In today’s world, everyone is expected to attend college and emerge with a degree that will help them find a job. Even the most entry level jobs require workers to have a college degree, regardless of whether it helps them perform the work better. Advanced education means high bills, requiring most students to take out student loans for substantial amounts. Trying to pay back these loans can push many people into bankruptcy, and the financial crisis connected with student loan debt is known around the country.
For obvious reasons, the focus of the debate and measures to help individuals escape this crushing burden is on the borrowers, but another group is also greatly affected – the student borrower’s parents. Because student federal loan limits are insufficient to cover the tuition and housing fees at many universities, federal parent loans and private loans must be used to supplement the difference. This reality forces many parents to take on their own debt and cosign for the child’s debt. What happens, though, when the child stops paying the loans or falls behind? Furthermore, how do parents absorb these new obligations that impact their ability to stay on track for retirement? Parents must often pick up the slack to avoid their own credit issues, but may do so at the expense of their financial security. How to respond when paying for the child’s student loan debt becomes too much for the parent, including whether bankruptcy is available to relieve the obligation, will be explored below.
What Does it Mean to Co-Sign a Loan?
When children go to college, parents are focused on helping them through the experience, even if that means taking on extra debt. This debt is seen as a means to an end, and the long-term implications of how the parent will repay the money is not always adequately addressed. Parents may not understand the consequences of co-signing for a loan. Co-signing a loan is not merely agreeing to help the child borrower if he/she has difficulty repaying the loan. Rather, the co-signer assumes the same liability and obligation to make sure the debt is paid. Thus, if the child falls behind, the lender will come to the parent to cover the deficiency and require them to be equally responsible for repaying the loan. For those with just 10 to 15 working years left, this burden can prove too much.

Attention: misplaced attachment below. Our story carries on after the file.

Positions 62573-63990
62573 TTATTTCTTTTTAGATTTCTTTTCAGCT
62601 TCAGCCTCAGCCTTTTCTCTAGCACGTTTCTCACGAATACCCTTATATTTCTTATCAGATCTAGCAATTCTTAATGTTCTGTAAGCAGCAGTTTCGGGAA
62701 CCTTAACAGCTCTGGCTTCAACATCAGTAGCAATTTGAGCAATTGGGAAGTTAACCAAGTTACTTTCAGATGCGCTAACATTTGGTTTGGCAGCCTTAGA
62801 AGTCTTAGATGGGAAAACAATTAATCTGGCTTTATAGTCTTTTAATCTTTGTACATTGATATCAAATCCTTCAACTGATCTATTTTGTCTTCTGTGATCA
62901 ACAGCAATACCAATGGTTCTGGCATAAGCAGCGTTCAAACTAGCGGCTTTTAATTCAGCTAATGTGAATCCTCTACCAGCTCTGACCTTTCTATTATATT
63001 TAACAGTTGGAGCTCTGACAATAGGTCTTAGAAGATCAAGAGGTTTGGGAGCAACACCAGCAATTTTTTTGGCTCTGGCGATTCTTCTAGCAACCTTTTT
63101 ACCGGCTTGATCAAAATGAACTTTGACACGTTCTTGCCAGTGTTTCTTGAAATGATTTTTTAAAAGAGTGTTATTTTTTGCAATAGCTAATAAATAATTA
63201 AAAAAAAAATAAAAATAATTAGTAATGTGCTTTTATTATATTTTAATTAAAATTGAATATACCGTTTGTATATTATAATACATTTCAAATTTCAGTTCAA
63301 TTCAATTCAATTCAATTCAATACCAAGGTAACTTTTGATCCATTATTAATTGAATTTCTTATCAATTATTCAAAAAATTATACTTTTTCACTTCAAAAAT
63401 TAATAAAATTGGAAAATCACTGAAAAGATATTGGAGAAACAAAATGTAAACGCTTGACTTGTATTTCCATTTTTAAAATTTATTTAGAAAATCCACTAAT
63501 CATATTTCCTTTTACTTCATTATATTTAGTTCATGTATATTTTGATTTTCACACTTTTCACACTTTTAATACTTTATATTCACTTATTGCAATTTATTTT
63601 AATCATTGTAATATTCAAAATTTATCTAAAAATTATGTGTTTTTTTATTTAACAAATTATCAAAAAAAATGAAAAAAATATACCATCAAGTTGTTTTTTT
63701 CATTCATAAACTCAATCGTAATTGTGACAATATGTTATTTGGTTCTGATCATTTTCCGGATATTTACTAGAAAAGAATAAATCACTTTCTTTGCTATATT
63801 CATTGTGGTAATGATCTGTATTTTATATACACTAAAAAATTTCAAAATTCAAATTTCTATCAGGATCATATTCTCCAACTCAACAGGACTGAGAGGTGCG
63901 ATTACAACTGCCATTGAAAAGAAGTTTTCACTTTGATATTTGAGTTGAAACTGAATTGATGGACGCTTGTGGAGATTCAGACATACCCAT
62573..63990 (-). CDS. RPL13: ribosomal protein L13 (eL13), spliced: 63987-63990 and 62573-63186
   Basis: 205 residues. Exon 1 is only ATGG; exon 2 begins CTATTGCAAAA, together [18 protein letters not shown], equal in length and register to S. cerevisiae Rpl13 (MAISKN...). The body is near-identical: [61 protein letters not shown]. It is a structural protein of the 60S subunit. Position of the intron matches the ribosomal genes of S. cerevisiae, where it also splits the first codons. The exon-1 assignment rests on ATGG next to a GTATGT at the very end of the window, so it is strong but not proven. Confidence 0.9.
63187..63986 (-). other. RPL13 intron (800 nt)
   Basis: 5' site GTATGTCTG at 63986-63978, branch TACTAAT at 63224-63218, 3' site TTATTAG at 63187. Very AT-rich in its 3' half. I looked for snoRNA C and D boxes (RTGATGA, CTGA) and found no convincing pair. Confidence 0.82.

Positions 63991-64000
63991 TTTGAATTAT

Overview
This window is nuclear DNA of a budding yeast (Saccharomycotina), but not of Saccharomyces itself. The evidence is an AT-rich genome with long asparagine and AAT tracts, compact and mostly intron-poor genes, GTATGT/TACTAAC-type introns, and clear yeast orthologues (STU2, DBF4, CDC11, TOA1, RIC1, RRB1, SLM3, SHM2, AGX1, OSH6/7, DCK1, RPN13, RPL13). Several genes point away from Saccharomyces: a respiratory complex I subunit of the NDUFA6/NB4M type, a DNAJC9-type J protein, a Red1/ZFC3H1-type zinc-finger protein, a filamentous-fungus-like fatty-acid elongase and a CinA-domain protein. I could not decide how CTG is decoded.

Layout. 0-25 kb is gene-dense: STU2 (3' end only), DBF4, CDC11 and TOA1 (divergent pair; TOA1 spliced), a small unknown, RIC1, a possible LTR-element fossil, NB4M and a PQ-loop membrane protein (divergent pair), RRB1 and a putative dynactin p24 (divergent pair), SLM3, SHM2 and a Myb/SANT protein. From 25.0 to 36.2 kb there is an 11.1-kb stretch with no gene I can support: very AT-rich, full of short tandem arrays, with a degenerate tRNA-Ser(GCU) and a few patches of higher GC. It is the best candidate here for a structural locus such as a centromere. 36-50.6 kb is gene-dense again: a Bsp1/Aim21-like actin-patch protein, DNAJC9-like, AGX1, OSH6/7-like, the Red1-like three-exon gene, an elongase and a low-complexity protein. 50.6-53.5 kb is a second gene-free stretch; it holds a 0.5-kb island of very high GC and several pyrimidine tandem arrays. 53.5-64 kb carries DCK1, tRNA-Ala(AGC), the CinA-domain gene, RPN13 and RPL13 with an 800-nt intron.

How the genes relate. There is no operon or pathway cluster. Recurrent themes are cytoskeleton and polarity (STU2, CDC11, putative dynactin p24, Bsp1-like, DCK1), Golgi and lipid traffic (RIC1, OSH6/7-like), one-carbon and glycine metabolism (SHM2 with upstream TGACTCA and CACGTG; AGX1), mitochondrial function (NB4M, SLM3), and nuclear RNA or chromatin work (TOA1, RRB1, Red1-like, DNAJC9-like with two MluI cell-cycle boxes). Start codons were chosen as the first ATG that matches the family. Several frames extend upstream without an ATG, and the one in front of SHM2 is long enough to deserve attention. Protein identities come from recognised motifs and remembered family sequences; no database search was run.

Is Bankruptcy an Option?
When debt becomes overwhelming, bankruptcy is an option people consider to find relief. Chapter 7 bankruptcy is the type used to handle consumer debt, which includes student loans. Chapter 7 allows debtors to discharge or eliminate debt without having to repay any of the outstanding balance. However, the trend is to allow the discharge of co-signers for student loans to hold them to the same standard as the main borrower. This means the debtor parent will need to prove undue hardship, just as the student would. Importantly, the bankruptcy court will look at the test as it applies to the parent, not the child. Undue hardship requires the debtor to demonstrate that he or she is living in poverty, make a good faith effort to repay the loan, and that the current situation is expected to last for some time. In addition, the co-signer will not be relieved of his or her obligation for the debt just because the child obtains a discharge.
The law related to student loan debt is complex, and given the stakes, especially for parents who will not have the time to financially recover, working with a bankruptcy attorney is critical to exercising all available options.
Get Legal Advice
Student loan debt adds up before you truly realize how much must be repaid. If you are struggling to handle these loans, talk to Christopher L. Arrington, P.C. about your options for bankruptcy. Bankruptcy may offer the fresh start you need, and an experienced bankruptcy attorney can take advantage of all the relief the law allows. Contact the Danville law firm to schedule an appointment.